A Jesuit bishop is warning that the Malaysian government’s effort to forbid non-Muslims to use the word “Allah” is merely part of the effort to turn Malaysia into an Islamic state. Only 60% of the nation’s 26.6 million residents are Muslim, while 19% are Buddhist and 9% are Christian, a third of them Catholic.
“This Islamization process has now begun to penetrate our Federal Constitution, which is rooted in British common law,” said Bishop Paul Tan Chee Ing of the southern Malaysian diocese of Melaka-Johor. “Using their own words, the federal law should be made ‘compliant with Islamic Law.’”
“Our mission schools have all but lost their character, with non-Christian headmasters and headmistresses,” he continued. “The conversion of children under the age of maturity, which is 18 years old in Malaysia, becomes automatic when one of the parents converts.”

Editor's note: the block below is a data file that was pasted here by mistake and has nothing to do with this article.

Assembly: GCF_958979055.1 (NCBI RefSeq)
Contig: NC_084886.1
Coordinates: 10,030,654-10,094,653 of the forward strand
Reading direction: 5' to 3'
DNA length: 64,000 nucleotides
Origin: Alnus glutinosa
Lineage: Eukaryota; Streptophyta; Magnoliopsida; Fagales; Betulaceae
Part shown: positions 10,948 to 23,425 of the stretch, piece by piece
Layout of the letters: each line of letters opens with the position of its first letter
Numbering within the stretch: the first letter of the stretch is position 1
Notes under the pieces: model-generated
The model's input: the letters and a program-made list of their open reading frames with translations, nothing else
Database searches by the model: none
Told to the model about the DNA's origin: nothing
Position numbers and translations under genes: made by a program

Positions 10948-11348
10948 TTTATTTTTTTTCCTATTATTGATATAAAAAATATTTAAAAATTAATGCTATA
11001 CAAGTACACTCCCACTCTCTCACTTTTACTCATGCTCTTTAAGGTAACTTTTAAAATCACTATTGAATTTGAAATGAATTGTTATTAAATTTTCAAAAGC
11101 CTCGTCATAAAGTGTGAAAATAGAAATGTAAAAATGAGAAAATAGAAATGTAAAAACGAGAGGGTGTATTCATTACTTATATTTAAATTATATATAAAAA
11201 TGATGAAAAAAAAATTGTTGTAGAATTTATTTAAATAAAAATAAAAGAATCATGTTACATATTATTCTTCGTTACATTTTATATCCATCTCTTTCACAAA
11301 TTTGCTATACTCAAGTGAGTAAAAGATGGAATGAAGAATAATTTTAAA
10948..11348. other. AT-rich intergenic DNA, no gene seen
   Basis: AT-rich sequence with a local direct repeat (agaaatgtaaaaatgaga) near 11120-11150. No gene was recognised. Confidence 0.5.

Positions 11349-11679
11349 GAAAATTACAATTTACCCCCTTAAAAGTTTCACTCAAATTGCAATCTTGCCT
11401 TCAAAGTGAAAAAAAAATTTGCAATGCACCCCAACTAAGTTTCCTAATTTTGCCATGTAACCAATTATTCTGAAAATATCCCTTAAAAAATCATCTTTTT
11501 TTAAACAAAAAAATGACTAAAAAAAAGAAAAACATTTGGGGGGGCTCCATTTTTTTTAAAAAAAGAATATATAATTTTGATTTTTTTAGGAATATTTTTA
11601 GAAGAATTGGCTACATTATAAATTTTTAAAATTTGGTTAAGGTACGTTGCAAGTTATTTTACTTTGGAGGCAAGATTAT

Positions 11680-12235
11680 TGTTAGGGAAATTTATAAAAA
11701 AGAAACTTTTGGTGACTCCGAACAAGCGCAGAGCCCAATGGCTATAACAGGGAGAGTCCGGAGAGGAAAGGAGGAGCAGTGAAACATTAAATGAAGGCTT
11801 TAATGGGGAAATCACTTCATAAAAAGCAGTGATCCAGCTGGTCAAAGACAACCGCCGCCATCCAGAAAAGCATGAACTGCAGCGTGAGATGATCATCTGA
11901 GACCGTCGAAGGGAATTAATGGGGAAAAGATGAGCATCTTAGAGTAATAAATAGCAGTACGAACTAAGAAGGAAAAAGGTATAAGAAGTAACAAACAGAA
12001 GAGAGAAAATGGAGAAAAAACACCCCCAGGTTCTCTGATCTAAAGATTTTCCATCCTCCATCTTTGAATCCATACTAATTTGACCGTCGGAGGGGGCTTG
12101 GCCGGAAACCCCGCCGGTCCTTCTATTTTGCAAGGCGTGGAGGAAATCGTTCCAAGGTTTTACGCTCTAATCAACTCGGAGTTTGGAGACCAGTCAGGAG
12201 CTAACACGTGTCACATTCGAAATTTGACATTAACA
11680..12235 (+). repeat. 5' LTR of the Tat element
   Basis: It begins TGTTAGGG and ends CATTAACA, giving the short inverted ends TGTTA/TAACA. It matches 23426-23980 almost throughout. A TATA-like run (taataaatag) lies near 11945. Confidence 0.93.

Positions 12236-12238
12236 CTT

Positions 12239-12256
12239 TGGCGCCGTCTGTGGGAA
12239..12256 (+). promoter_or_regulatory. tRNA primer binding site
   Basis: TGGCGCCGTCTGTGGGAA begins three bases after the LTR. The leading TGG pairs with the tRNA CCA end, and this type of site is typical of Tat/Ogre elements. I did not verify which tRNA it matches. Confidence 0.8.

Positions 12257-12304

The Church “should have the fortitude to continue standing up for the rights of non-Muslims and, at the same time, push for equality in dialogue with all parties,” he added. “The Church, in spite of everything, must be open to dialogue with others, especially with Muslims, without allowing herself to be trampled upon.”
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